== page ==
Tuesday, November 26, 2013

News from the Bookshelf

I'm reading The Economics Anti-Textbook by Rod Hill and Tony Myatt, and I must say that this is one of the best books on the basics of economics that I've ever read. And that means ever. EVER!!!! In contrast to Steve Keen's Debunking Economics (for in-depth discussion of that book see the blog Unlearning Economics), which attempts to destroy what is dear to the dyed-in-the-wool hard core neoclassical (and by extension neo-liberal) economist, the anti-textbook is much gentler. It does not actually debunk any of the theories presented. Rather, it highlights biases, analytical weaknesses and internal inconsistencies in those theories in an attempt to offer some sort of a second opinion. Also, competing theories are presented that contradict the mainstream, but that have some merits on their own, for example empirical evidence to support them (which the mainstream often doesn't). I would strongly suggest that anyone studying economics reads The Economics Anti-Textbook as a kind of inoculation against the propaganda and indoctrination of a so-called science that, according to McCloskey, should be more like an art of rhetoric.

In the following weeks I'm going to review some of the chapters of the anti-textbook, so stay tuned.

Sunday, September 22, 2013

Keen on Collusion (3)

This is the third part of a (apparently getting more and more open ended) short series on Steve Keen's alleged debunking of the notion that under perfect competition you get higher quantities at lower prices compared to a monopoly situation. I say "alleged", because (a) his debunking is vigorously disputed, and (b) Keen is not to be the first to have discovered the flaw in the theory (see this comment on Worthwhile Canadian Initiative, for example).

In this episode of the saga I'd like to discuss this comment on the blog Unlearning Economics where the commenter tries to explain the flaws in the logic and math of the Keen/Standish[PDF] paper. In it they admit a few errors but otherwise defend their claims. As I wrote earlier, the logic and math is not what makes Keen's (re)discovery remarkable but the results of his computer simulation. After all, software doesn't have a bias unless it's actively programmed in, whereas "economist" and "bias" appear to be synonymous, at least if Moshe Adler is to be believed. Anyway, I take issue in particular with the following paragraph in the comment:
Then the [Keen/Standish] paper shows some simulations which are meant to support the claim that it is “optimal” for firms to choose collusion. Since the firms are not optimizing, just adjusting their quantities [in] some ad-hoc way in response to changes in their profits, it’s hard to tell what is driving the results. Then we see some attempt to refute Cournot result, but instead of going through standard Nash equilibrium computation (which doesn’t contain any mathematical mistakes – I’ve solved enough homeworks to be confident about this), Keen presents some convoluted model where firms respond to other firms choices in fixed proportion, and derives that optimal level of strategic interaction is zero. Only problem is that he again assumes that optimum = maximizing joint profits.
There's a problem in almost every sentence of this paragraph, so I try to address them one by one.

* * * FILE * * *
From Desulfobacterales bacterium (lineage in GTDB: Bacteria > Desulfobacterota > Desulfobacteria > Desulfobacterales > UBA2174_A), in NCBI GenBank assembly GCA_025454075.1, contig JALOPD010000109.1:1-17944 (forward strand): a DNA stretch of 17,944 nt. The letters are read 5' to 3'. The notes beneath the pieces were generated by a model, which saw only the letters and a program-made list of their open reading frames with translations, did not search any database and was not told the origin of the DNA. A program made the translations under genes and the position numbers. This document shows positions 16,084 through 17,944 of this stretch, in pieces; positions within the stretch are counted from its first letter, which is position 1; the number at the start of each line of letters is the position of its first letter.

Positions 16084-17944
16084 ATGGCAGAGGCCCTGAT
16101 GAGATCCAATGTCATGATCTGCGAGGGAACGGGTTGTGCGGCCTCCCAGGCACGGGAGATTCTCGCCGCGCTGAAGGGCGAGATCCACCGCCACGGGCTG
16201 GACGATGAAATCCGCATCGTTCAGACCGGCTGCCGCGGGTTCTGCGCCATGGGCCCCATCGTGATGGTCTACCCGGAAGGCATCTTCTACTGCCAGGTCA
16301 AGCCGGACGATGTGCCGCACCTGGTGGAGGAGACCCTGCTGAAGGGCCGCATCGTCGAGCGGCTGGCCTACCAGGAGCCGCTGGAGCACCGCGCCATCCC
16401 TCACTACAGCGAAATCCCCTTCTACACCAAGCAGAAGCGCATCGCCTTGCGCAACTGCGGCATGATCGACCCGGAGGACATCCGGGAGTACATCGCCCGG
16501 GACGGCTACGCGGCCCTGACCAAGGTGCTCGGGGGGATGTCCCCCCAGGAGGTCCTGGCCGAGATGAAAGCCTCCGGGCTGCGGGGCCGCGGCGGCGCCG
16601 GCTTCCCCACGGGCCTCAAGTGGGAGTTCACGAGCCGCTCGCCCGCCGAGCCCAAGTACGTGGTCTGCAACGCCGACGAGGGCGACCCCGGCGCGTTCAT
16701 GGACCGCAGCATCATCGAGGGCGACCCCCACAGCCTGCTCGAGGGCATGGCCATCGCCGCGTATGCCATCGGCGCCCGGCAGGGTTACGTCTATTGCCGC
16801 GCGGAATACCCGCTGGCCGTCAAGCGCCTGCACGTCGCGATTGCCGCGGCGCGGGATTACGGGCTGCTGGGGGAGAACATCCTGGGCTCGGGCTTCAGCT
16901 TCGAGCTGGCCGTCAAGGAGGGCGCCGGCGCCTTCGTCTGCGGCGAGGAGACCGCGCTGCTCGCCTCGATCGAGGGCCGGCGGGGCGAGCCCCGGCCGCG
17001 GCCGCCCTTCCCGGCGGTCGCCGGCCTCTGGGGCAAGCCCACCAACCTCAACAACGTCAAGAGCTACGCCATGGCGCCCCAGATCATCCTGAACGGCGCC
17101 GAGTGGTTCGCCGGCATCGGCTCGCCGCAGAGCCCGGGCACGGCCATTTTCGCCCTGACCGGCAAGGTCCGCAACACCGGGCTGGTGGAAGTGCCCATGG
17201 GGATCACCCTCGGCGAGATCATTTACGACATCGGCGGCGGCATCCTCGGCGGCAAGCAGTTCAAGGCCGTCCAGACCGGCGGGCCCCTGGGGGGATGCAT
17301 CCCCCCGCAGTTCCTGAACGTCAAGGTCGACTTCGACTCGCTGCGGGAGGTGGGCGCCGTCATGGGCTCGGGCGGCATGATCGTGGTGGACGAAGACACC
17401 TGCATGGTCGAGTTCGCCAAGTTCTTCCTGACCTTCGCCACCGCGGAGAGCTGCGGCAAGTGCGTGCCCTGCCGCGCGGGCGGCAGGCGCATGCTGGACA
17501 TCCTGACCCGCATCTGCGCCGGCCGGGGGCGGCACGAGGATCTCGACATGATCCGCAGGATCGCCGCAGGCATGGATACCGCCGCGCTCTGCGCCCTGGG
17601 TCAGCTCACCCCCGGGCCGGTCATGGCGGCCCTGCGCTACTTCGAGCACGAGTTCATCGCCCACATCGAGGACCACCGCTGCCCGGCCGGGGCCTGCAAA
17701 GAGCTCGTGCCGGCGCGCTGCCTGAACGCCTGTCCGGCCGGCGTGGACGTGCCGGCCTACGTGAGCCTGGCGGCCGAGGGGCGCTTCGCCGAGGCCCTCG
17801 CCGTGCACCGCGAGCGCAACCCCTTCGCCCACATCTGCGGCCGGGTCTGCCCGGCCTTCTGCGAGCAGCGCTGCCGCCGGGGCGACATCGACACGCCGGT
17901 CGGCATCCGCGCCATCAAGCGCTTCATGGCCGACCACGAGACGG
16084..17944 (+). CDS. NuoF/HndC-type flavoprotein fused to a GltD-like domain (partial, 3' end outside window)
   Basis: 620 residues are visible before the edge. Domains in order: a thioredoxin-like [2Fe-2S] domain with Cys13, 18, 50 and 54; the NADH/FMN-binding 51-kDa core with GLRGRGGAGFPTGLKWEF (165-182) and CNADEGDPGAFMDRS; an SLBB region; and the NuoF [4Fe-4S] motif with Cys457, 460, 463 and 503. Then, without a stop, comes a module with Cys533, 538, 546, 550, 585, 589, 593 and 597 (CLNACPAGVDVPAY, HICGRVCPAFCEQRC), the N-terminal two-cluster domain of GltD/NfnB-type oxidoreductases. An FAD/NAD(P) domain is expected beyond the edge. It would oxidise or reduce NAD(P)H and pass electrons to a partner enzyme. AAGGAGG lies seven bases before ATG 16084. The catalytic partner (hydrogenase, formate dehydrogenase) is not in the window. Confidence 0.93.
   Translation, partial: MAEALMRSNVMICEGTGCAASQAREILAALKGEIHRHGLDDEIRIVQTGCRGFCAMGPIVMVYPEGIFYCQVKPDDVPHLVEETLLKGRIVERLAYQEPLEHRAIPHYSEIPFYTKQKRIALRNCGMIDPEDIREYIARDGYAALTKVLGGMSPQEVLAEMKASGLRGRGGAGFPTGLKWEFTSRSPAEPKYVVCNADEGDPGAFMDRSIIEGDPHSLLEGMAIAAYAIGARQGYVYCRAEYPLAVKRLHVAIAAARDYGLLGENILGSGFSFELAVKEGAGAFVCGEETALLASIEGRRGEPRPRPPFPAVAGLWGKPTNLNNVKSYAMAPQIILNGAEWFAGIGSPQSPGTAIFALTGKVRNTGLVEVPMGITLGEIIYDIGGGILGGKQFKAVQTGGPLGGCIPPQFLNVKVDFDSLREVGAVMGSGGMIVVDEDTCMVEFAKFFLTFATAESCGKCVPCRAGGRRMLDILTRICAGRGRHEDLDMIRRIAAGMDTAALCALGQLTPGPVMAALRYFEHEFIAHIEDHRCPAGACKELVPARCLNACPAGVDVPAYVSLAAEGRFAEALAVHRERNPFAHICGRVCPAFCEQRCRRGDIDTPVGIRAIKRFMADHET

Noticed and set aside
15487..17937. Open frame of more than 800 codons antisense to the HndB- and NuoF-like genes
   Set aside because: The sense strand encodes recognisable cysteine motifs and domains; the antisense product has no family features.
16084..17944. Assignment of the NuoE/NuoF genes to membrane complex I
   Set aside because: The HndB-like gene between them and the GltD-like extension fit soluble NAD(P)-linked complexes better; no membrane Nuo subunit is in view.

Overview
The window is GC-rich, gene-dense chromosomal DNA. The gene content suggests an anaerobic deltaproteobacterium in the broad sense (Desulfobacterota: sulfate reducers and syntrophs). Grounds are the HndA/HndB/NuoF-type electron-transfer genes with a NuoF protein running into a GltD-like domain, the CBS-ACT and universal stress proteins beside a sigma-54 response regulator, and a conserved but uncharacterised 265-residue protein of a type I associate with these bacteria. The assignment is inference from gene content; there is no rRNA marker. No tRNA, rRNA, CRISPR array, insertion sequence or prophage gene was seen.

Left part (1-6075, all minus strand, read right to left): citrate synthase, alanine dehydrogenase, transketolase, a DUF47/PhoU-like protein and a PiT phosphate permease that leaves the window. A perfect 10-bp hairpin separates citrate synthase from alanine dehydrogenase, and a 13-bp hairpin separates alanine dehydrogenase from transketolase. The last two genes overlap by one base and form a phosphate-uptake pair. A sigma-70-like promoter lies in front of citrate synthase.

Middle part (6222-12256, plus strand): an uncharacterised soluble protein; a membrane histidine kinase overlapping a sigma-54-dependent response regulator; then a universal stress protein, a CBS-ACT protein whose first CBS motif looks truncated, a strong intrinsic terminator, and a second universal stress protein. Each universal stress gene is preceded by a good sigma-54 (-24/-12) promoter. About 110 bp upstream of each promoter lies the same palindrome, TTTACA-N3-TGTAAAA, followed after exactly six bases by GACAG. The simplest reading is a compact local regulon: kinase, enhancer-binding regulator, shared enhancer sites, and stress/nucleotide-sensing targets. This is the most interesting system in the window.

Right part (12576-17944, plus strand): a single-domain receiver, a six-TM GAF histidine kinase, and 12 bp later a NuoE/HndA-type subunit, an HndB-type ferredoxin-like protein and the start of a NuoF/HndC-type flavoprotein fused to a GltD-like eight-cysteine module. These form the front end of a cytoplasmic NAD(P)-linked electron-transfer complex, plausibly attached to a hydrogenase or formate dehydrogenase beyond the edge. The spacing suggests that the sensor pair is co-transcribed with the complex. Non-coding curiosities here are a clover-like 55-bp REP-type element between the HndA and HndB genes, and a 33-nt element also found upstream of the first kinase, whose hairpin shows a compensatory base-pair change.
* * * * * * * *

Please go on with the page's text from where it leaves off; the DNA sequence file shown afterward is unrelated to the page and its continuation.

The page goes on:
1. [It] is“optimal” for firms to choose collusion.
    Firms do not "choose collusion". Apart from the fact that that expression has a negative connotation (why would a value-free science call an outcome using a negatively loaded term?), is it not at least thinkable that the outcome called "collusion" is in fact the natural outcome (instead of positive "choice") of perfect competition, and that the one that economists claim (P=MC) is rather a result of their innate bias i.e. wishful thinking?
  2. Since the firms are not optimizing, just adjusting their quantities in some ad-hoc way...
    Firms are optimizing (or rather maximizing). I wrote a simple simulator myself, and at the core of the simulation is the following equation evaluated by each firm:

    profit = quantity*(unitprice - unitcost(quantity))

    As the price is determined by the market, the only value that can be adjusted to maximize profit is the quantity. To increase profit, the quantity must be increased (price is > 0). But of course all other firms do the same thing (increase quantities to maximize profits), so the price may fall as a result, and hence profit. The firms do not know which quantity produces maximum profit (how would they?), and in any case that wouldn't help, because all other firms interfere with any prediction by their own production. So each firm continuously and individually boosts or throttles production depending on whether increasing/reducing production last time round helped to increase/decrease profit. This process is called profit maximization.
  3. ...it’s hard to tell what is driving the results.
    No, it's not hard to tell what is driving the results: profit maximization is.
  4. [Instead] of going through standard Nash equilibrium computation [...], Keen presents some convoluted model
    Of course, if you go through the Nash equilibrium formula you will guarantee the inherent result, because it is constructed that way. Keen's (software) model is not convoluted at all: even a high school kid with some basic programming skills can write a simulator that will yield the same result, because ... I don't know ... perhaps, this is simply the natural outcome of perfect competition, whereas the one that economists claim simply does not materialize, irrespective of how much they want it to be true. After all, a minimum wage does not lead to unemployment, either, despite every economist saying so. Perhaps economists are simply ... well ... wrong about stuff?
  5. ...and derives that optimal level of strategic interaction is zero.
    If by "strategic interaction" the commenter means "collusion", why is it bad that there is none of it?
  6. Only problem is that he again assumes...